‘You need to be more involved in your local church’
I remember preaching something like that once, although probably not as overtly psychologically manipulative as that. Over time, I became less overt: I was aware of people who were on the edges of church life around my age who just had too much on; giving them a guilt trip about what they weren’t doing did not seem like a good thing to do.
Maybe that made me a bad minister, I don’t know. I do know that this is a bugbear of ministers who have pastoral charge over a church; we have empty roles to fill and we can’t do them/we already feel overloaded and why won’t people come forward? The trouble is that-although this is true- when it comes across as needy and as guilt-ridden as that, it isn’t very appealing. Besides which; doesn’t ‘calling’ mean more than doing jobs in your local church?
In any case, I never quite squared the circle with that one; I was convinced that the strident church-centric approach of some of my colleagues in the wider church was not the correct one, however, I’m not sure if I found the ‘right’ approach. I was grateful for the number of people who offered their gifts and sometimes let things ‘slip’ so that people could exercise their unique gifts in a way that ‘worked’
I guess I’m writing this as nearly 4 years into my current way of being outside of full-time church ministry, I do little in a local church, feel little inclination to do so and sometimes I have mild twinges of guilt about that.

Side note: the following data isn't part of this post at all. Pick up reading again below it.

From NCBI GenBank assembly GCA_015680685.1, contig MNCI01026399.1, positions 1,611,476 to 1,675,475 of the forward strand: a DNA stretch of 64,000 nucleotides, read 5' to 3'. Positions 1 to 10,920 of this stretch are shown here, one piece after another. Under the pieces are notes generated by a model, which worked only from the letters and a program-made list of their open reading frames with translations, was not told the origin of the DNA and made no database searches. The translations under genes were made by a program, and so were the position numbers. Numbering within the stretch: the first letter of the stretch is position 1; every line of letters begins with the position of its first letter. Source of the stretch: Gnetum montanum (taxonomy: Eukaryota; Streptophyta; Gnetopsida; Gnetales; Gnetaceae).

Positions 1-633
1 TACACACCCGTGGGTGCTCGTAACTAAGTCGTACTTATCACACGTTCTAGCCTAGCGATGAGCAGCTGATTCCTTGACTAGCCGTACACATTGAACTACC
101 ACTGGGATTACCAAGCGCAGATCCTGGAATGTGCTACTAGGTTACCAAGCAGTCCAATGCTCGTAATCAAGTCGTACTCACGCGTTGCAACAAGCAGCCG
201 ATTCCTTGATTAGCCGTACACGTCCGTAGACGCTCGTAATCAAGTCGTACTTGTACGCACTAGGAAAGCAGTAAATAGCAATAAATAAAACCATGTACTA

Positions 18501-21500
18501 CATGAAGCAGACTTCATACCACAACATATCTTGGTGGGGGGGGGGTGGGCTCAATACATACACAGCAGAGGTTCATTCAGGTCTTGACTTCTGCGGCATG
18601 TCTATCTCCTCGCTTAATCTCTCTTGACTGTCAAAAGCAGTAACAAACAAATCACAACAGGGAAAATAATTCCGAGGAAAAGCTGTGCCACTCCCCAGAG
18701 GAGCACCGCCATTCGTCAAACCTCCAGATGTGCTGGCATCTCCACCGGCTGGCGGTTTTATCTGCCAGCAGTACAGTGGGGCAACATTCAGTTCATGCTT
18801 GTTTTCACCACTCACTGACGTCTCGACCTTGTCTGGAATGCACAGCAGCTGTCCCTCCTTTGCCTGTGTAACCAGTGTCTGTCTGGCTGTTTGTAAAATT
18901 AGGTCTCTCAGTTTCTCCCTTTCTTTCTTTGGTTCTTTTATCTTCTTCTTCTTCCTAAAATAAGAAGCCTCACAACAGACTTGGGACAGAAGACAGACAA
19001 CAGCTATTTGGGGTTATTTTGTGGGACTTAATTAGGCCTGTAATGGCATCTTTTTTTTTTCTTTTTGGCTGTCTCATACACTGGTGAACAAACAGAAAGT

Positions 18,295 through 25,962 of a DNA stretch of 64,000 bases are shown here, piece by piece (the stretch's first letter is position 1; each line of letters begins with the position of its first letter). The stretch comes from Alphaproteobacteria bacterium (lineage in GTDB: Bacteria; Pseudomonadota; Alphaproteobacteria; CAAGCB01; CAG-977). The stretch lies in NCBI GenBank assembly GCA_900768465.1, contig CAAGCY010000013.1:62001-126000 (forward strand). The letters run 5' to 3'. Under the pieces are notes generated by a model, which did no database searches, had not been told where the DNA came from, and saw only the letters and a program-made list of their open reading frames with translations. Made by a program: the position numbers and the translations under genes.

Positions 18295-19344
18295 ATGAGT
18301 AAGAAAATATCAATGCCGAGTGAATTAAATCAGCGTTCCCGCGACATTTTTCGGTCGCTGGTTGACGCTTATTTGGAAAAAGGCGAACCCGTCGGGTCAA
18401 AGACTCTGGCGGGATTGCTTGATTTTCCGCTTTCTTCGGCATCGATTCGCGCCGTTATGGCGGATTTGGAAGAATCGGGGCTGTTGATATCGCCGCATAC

Yet, as I think about it a little more, as to helping out in a local church; I have no model or personal experience of 2 adults in their early 50s working full time and two teenagers with ‘full’ lives. My previous experience of helping out in a local church before I was a full-time minister was as part of a couple in their mid/late 20s in full-time work but with no kids, more energy and ‘time rich'(and much less involved in the local community than I am now.)
What’s the answer? Some thoughts:-
- I don’t think there is an answer at the moment; just ‘go with the flow’ is about all that I can say- help out where you can, but recognise that to commit to anything is difficult right now.
- A sense of repentance where I’ve put heavy guilt in the past on people in the same situation.
- The future is open and unknown; one thing that these last few years have taught me is that once you’ve set out on a journey, the journey changes you-you don’t return in the same form, or at all…
To be continued…